I'm not sure I quite understand what you want, do you have a code example?
As a side note I doubt you'd need to worry about compressing 10 lines of string data.
How about create a byte array the same size as the paragraph and simply put the lower order bytes of the chars into the byte array, and then save it as a non-text file.
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Heck, String has a getBytes() method. Have you tried working with this?
Where is the code that outputs the unicode? Where is the unicode text written? How did you copy and paste here the unicode values shown in your post?
When I compile and execute the program I get the text not unicode.
What does this mean:Quote:
When you convert the string to unicode
So your program takes a file input which you have to be able to parse, write to an output file (presumably smaller than the original input file), then be able to re-construct the original content and display it?
A few questions:
1. Is unicode output support a requirement? If it isn't, you can quickly chop your data size in half by switching to an 8-bit encoding like ASCII.
2. Does your input file look exactly like what you posted? That file only has ~100 actual characters. You can use various functions in the Character class to parse the string "\u0063" into the actual unicode character.
3. I doubt you're being asked to implement a fully-fledged compression algorithm. If your professor is looking for use of an actual compression algorithm, take a look at the java.util.zip package. It has implementations of the zip and gzip algorithms which you can call to compress/decompress files.
I am confused about what the program is doing.Quote:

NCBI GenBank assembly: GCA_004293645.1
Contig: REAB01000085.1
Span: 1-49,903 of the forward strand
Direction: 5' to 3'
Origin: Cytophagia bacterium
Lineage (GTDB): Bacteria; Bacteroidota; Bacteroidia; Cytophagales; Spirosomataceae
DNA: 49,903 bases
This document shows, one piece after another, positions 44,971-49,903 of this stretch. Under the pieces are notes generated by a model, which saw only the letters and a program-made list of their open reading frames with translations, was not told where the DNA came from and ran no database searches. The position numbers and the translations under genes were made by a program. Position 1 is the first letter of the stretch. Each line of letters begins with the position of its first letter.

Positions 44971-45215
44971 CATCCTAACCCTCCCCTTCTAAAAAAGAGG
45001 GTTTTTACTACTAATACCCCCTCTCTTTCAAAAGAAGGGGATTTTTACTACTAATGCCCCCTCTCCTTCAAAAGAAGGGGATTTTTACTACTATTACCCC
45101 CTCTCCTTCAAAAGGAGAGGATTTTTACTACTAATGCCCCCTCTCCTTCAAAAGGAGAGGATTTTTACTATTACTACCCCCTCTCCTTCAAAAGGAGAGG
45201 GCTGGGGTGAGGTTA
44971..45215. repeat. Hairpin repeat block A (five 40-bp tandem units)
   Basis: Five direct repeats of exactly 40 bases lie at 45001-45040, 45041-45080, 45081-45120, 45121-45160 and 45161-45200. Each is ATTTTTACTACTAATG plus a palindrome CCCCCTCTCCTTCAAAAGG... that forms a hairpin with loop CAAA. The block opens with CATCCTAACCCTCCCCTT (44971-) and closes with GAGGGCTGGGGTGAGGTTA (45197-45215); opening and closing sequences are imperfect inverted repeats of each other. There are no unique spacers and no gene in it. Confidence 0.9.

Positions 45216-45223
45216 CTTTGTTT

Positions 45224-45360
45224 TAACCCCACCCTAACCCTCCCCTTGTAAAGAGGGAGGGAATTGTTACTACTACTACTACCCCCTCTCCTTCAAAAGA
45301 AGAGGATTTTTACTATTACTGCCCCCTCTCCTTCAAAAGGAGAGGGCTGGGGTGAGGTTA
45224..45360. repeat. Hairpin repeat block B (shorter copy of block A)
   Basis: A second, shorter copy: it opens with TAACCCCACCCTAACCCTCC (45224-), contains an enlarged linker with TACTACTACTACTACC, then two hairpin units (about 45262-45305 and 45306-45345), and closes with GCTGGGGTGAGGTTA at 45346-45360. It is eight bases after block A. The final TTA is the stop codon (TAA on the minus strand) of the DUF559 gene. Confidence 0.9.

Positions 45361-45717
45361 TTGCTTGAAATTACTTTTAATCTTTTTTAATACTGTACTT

unicode was supplied by the teacher
Finally, the unicode is:
Is that the contents of a text file that you are supposed to read and convert to a Java String?
\u0063 to c
\u006C to l
You could put all of the text into a single String. Use the line separator character in the String at the places where you want a new line to begin.Quote:
This is what I have to print out
So the total text of the program outside of the paragraph has to be 138 bytes?Quote:
I have to make the paragraph no more than 655 bytes, with a total of 793 bytes for the whole entire program.
Seems a big waste of time. What is supposed to be learned in this exercise?
How are you learning compression by retyping the lines of a program?
Norm is commenting on the assignment itself, not your questions. I agree that this looks like a pointless exercise.
Are you counting bytes of source code, or bytes of the compiled program?
I just compiled a pretty much as bare-bones program I that will work by reading an uncompressed text file in and the printing it out and that's an 1008 byte binary.
Putting all the code on one line will save the lineend characters for each line.Quote:
changed the "args" to "a", saving 3 bytes
That's rather silly to count the bytes of the source file (that's the .java file, the .class file is the compiled binary). It encourages bad programming practices like single letter variable names, no tabbing, no comments, and no line separators. Even taking all of these things out the source file is 860 characters long.
I wouldn't bother, Java source files are usually UTF-8 encoded, meaning if you only use characters in the lower 128 ASCII charset you'll get the exact same file either way (that's the case here).Quote:
I cannot pass in any inputs for this. Here's what I was thinking. Convert this string to ascii, and compress that ascii code (because there may be repeating characters). Then place this compressed ascii code in a java program, and somehow find a class to uncompress it??? That way, this should not take up too much space.
The only way I can think of to get your source file smaller is to use an external file, then your java program opens that file and prints it out.
When is your assignment due? I would recommend asking a member of the teaching staff if you're able to. These seem like rather silly requirements, and they might shed some light on what path you're expected to take.
Having an externally compressed text file won't help much because then you'll need to have Java code which will decompress it. If you do end up compressing it, leave the text "as-is" so you don't have to do an extra step converting hex to a character code. The best solution I can think of is reading from an uncompressed text file and printing it out.
There's no way to directly store an image in a java source file, besides you're storing the same data either way. The character 'A' has a value of 65, which is 1 byte regardless of if it's interpreted as a pixel or as an UTF-8 character.